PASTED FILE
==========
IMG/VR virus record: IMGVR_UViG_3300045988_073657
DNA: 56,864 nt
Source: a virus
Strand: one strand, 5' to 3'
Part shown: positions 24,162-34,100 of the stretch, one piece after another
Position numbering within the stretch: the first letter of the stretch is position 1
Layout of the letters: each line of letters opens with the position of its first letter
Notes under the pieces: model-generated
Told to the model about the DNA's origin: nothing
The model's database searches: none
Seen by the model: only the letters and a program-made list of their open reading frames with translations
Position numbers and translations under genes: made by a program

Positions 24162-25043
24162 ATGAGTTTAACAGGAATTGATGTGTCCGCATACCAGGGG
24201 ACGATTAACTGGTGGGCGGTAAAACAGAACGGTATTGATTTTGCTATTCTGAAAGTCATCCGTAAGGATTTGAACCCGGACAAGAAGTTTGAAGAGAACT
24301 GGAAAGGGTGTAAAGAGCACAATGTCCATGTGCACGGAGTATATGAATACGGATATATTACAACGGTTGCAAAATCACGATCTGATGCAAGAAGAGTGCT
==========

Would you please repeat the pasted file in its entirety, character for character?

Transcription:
IMG/VR virus record: IMGVR_UViG_3300045988_073657
DNA: 56,864 nt
Source: a virus
Strand: one strand, 5' to 3'
Part shown: positions 24,162-34,100 of the stretch, one piece after another
Position numbering within the stretch: the first letter of the stretch is position 1
Layout of the letters: each line of letters opens with the position of its first letter
Notes under the pieces: model-generated
Told to the model about the DNA's origin: nothing
The model's database searches: none
Seen by the model: only the letters and a program-made list of their open reading frames with translations
Position numbers and translations under genes: made by a program

Positions 24162-25043
24162 ATGAGTTTAACAGGAATTGATGTGTCCGCATACCAGGGG
24201 ACGATTAACTGGTGGGCGGTAAAACAGAACGGTATTGATTTTGCTATTCTGAAAGTCATCCGTAAGGATTTGAACCCGGACAAGAAGTTTGAAGAGAACT
24301 GGAAAGGGTGTAAAGAGCACAATGTCCATGTGCACGGAGTATATGAATACGGATATATTACAACGGTTGCAAAATCACGATCTGATGCAAGAAGAGTGCT